Why declare a creative writing minor? The College of William and Mary’s decision to develop a creative writing minor will likely prompt this question from skeptical parents and politicians, who may not see its value in an economically uncertain environment. While unorthodox and lacking a direct connection to seemingly practical career paths, the creative writing minor is a welcome addition to the College — and to a world in desperate need of good writers.
To write a compelling story, one needs a deep understanding of human nature. That requires observation, patience, and the ability to stop and think. It doesn’t require a Ph.D. in psychology, but rather an understanding of the human mind. What moves us? What makes us laugh? What makes us wonder? What makes us relate? Unless writers are recounting a true story or basing their stories off real events, they have to craft a narrative and populate it with characters. That requires empathy, understanding how your characters’ personalities and choices will make readers feel. Creative writers also need to be clear; no one wants to read vague, ambiguous language.
A talent for creative writing would benefit students beyond the literary world. No matter what you do with your life, you will need to be able to communicate effectively. Learning to write creatively develops that skill. Bringing people into a fictional world, the writer must be in complete control of her message, as she will need to be when arguing a case, conducting surgery, writing a lab report, or working in a number of other workplace activities.
Storytelling is central to human communication. Stories can provide important lessons about ideas as abstract as love and morality to more concrete concerns like business and medicine. Storytelling is how we interact with one another on a daily basis. When people ask, “How was your day?” they’re usually expecting some semblance of story. The life of any party is usually the one who tells the best stories. Storytelling is natural and human.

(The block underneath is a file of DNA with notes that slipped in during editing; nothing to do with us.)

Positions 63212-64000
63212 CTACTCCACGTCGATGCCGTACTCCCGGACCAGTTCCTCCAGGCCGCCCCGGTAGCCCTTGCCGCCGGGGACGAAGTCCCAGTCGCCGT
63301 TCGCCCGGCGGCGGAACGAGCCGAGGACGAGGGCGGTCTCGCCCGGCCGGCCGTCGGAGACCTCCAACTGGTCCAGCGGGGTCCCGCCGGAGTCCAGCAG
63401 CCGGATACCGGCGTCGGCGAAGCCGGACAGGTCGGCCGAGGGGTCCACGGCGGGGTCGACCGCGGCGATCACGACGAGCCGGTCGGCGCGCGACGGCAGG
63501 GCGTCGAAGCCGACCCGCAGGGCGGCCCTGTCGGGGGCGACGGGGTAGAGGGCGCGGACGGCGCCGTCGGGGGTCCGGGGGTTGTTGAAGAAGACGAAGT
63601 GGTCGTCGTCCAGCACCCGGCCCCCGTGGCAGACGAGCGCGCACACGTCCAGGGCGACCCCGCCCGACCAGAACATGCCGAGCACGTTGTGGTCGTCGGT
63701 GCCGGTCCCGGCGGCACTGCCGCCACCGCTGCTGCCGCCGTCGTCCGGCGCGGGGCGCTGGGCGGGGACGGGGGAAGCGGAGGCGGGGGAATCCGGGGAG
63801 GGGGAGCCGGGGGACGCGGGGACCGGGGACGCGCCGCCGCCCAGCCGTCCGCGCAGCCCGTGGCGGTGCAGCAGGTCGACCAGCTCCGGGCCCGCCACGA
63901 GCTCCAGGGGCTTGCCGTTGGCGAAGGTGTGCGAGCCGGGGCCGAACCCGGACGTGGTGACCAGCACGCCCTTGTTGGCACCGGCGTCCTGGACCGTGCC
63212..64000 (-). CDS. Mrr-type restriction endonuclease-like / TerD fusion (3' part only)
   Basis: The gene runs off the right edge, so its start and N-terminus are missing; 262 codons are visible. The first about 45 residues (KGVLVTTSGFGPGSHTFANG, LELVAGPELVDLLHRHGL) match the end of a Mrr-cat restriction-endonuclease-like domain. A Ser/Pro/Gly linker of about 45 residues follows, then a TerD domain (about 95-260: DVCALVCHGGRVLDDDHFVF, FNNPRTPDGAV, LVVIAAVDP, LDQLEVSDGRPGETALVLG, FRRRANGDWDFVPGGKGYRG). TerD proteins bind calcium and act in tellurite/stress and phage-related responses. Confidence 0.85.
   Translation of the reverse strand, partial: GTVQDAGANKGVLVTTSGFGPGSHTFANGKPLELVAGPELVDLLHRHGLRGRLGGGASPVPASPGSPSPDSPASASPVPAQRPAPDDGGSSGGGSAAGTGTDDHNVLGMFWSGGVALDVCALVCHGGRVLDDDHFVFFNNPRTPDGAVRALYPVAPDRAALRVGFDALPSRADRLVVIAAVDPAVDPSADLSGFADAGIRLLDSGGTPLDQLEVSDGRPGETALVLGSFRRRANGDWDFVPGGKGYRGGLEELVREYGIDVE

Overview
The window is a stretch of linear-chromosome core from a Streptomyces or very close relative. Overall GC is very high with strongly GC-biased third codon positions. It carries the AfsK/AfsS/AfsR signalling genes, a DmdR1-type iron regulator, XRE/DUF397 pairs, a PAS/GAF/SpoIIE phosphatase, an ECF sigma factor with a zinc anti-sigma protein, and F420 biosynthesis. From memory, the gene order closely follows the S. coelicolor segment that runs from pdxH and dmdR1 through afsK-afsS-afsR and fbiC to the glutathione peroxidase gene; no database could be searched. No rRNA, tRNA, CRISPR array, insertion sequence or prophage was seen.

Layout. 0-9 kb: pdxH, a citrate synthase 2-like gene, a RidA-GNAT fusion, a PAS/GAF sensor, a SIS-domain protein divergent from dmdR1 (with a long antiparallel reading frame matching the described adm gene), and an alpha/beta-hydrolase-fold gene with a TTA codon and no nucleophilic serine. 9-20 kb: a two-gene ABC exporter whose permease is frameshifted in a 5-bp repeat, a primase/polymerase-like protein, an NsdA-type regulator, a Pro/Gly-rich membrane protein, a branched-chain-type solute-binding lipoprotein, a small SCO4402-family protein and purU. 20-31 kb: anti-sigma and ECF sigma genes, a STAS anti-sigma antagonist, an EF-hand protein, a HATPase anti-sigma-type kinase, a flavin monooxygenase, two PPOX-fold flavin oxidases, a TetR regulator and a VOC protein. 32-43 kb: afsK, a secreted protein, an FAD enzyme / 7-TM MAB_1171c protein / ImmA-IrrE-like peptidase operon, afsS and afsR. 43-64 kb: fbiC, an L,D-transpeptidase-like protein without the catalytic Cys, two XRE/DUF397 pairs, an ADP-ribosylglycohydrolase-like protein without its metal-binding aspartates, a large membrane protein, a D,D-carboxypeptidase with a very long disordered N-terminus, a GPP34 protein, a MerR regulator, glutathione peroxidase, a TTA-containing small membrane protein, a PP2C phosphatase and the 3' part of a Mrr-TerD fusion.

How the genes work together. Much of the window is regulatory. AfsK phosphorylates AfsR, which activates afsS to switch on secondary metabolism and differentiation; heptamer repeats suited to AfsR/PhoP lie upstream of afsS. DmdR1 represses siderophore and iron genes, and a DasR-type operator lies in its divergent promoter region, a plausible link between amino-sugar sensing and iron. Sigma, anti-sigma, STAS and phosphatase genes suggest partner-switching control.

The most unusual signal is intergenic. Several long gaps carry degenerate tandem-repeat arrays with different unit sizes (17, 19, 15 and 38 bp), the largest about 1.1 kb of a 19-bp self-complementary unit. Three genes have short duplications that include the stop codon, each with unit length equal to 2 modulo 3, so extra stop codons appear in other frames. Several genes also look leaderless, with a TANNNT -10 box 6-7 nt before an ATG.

Storytelling is also a form of innovation. Because all stories have already been told in one way or another, writers must think of new ways to engage a more sophisticated audience. Creating something original out of old parts will be of use to more than just the publishing industry.
Students who take creative writing classes will have to let others critique their work. Because the best creative writing requires reaching into oneself, sharing can be an act of courage. How many of us are willing to expose ourselves psychologically and emotionally to strangers? The result may be a better understanding of ourselves and others, but that kind of vulnerability is terrifying: You’re letting others see you as you see yourself.
Creative writing has value not only for the skills it fosters, but also for its own sake. We use it to make sense of our world and ourselves. It can bring out the full range of human experiences: mystery, passion, tragedy, beauty and love. And it is welcome at the College.
Meredith Ramey recused herself from this staff editorial to remain unbiased in her reporting.